Final preparations are underway for the long-anticipated renovation of Ekstrom Library’s third floor, which will provide modernized, quiet study space, a new Reading Room, a dedicated graduate student study area and better lighting and wayfinding. Construction will begin in May after Spring semester finals.
With enrollment at UofL predicted to grow in the coming years, Libraries leadership seeks to utilize current available space to provide a high-quality library experience. Raising the seat-to-student ratio helps UofL’s competitive edge in recruiting new students and retaining current ones.
Planned for several years, the $3M project is primarily funded by gifts and endowments, as well as a $500,000 grant from UofL administration as part of its student initiatives program. It is heartily endorsed by the Student Government Association. In planning the renovation, the Libraries also worked with its Libraries Student Advisory Board and conducted a comprehensive survey last year that revealed the need for more high-quality study spaces.
A large component of the renovation is a proposed Jewish Studies Reading Room in space formerly occupied by the Writing Center. Currently, Libraries Development Director Matt Wyatt is working with the UofL Jewish Studies program and the local Jewish Community of Louisville to raise necessary funds for this project, which will serve to inspire current and future Jewish scholars and recognize this important constituency on campus.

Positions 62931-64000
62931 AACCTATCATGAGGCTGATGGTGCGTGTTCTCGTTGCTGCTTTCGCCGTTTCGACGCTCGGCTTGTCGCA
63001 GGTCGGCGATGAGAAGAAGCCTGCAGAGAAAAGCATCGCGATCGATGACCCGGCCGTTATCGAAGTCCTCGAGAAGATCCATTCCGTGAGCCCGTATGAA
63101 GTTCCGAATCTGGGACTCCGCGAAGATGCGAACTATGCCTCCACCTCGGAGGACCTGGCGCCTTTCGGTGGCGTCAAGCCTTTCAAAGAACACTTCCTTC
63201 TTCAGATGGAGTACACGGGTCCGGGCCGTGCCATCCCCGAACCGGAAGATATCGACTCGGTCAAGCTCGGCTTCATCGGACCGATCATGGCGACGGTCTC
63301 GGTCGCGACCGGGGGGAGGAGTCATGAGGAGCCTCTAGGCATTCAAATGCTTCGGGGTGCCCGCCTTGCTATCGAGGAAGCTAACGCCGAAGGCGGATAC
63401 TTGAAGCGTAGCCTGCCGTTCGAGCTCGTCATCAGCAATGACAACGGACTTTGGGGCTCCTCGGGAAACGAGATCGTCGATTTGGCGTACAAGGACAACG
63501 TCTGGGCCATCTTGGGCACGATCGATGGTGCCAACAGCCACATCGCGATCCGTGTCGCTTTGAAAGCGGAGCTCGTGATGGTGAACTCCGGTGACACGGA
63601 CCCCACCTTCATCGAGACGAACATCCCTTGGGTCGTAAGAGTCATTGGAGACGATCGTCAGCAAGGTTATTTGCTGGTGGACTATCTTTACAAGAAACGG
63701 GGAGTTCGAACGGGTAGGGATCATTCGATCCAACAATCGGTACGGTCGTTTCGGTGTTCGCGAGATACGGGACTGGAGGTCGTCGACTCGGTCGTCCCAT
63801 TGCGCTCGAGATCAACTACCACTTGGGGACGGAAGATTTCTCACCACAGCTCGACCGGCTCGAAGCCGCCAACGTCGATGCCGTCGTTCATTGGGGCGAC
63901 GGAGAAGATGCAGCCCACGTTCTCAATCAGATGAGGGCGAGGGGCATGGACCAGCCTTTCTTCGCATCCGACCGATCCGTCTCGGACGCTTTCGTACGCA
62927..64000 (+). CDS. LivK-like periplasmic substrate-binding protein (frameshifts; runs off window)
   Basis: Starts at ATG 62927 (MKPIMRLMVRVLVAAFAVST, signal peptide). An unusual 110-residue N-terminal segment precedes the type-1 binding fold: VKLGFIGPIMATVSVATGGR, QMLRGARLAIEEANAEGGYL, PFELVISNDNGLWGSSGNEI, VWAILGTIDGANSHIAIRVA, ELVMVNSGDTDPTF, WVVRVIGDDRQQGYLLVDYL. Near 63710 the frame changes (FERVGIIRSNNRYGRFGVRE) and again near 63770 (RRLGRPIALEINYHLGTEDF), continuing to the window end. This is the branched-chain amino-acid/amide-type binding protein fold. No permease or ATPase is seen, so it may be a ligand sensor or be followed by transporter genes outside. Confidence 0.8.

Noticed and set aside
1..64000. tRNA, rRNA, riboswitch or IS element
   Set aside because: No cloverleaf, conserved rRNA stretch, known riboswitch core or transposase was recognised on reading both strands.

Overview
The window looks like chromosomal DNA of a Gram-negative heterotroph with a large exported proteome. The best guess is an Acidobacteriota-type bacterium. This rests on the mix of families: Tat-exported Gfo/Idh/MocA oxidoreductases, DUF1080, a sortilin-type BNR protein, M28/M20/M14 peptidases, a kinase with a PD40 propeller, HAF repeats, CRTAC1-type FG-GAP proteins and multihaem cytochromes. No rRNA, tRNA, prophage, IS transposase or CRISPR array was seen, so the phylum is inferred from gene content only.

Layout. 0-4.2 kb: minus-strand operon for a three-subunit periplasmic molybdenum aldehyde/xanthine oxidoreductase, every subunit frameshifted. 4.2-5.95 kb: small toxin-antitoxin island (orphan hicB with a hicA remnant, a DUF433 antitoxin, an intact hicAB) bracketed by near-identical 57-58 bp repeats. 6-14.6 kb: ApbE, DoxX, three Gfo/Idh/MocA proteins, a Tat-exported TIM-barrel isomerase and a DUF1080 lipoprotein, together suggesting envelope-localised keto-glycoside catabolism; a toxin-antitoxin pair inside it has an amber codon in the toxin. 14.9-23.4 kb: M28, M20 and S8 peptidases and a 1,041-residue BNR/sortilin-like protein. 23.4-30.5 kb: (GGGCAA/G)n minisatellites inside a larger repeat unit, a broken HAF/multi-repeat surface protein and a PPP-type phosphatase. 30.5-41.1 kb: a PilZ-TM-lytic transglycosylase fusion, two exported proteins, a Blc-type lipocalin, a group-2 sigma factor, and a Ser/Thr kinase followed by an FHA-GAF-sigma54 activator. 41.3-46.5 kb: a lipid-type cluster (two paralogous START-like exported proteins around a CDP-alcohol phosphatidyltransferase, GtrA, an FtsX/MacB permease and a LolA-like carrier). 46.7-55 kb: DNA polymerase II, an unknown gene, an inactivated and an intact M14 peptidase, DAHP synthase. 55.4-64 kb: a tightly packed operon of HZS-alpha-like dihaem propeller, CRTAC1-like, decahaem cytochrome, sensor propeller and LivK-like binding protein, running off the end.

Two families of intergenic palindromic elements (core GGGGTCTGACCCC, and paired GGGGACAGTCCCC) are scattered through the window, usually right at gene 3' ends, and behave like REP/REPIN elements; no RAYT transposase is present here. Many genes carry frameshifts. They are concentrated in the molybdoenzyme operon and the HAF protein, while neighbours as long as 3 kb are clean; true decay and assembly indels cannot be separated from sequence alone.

During construction, access to the third floor will be limited; the Delphi Center’s Teaching Innovation Learning Lab (TILL) will remain open, and students will be welcome on any other floor. The bulk of the project will take place May through September and wrap up soon after. The third floor will remain a quiet floor after construction.
Libraries personnel have been working diligently over the past year to relocate books and clear the way for the renovation. As of February 22, numerous books have been moved to either the 4th floor of Ekstrom (175k), the Robotic Retrieval System (RRS) (22k), or high-density storage (16k). This process is ongoing and will continue as books continue their migration. Because of the time and care involved in curating, documenting and filing information, some materials will be inaccessible for a period of time, roughly between six months to two years. The urgent need for renovations prompted an acceleration of the collections migration, and curation will continue as quickly as possible over the foreseeable future to return most books back into circulation.
As this process takes place, the Libraries will practice intelligent stewardship, to make sure all materials are useful and necessary for the important work of undergraduates, graduate students, faculty and other researchers. As in every academic and public library, some materials in the collections, like duplicate titles, or others that have not been used or checked out in the entire time they’ve been housed in the stacks, are subject to weeding. Ekstrom librarians have led a meticulous process of curation to ensure the library retains all appropriate materials of high quality.
Materials undergoing migration comprise hardcover books prior to 2000 from Library of Congress A-N. All LOC A-N books published after 2000 will remain on the floor, located in the southwest quadrant, and fully accessible to students and researchers.
Patrons who wish to borrow materials that have been moved may use the Inter Library Loan system to access them from other libraries. Typically, article requests can be fulfilled within 36 hours and book/loan requests within a week-10 working days. T
To provide information to the University community and the public, the Libraries have created a website about the project.